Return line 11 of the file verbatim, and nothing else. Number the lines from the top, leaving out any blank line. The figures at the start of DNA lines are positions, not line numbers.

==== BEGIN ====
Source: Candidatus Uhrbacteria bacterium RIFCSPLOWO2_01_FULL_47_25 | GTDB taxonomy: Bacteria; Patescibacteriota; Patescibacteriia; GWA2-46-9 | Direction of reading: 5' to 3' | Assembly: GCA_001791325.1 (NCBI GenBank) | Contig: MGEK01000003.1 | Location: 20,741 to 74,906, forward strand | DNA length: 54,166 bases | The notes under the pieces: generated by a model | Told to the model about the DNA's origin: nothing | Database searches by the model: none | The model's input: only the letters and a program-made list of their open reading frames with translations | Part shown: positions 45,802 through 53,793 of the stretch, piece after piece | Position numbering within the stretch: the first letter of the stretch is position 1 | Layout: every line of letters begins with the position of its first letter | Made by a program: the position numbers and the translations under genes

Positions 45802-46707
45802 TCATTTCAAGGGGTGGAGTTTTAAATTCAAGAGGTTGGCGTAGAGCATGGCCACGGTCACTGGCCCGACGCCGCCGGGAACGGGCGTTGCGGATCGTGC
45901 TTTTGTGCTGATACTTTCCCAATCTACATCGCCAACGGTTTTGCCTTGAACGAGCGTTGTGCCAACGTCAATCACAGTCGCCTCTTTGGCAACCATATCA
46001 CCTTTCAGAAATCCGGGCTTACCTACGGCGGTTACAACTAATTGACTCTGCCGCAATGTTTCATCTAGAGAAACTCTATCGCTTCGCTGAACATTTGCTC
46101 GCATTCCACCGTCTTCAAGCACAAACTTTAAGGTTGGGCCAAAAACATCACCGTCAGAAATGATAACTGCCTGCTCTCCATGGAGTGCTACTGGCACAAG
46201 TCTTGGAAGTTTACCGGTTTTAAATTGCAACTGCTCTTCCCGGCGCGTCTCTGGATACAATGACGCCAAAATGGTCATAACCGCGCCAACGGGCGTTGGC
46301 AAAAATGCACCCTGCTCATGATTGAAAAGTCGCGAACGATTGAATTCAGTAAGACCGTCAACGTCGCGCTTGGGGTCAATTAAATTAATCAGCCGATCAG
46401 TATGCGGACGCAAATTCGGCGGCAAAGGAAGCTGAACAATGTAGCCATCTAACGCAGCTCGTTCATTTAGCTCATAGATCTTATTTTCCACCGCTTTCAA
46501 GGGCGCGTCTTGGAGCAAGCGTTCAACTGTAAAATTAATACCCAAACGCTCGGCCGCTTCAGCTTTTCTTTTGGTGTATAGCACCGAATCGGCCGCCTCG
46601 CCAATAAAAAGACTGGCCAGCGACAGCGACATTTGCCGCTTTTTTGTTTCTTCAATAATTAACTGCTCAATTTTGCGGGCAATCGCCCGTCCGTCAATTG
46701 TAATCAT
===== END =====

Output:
46601 CCAATAAAAAGACTGGCCAGCGACAGCGACATTTGCCGCTTTTTTGTTTCTTCAATAATTAACTGCTCAATTTTGCGGGCAATCGCCCGTCCGTCAATTG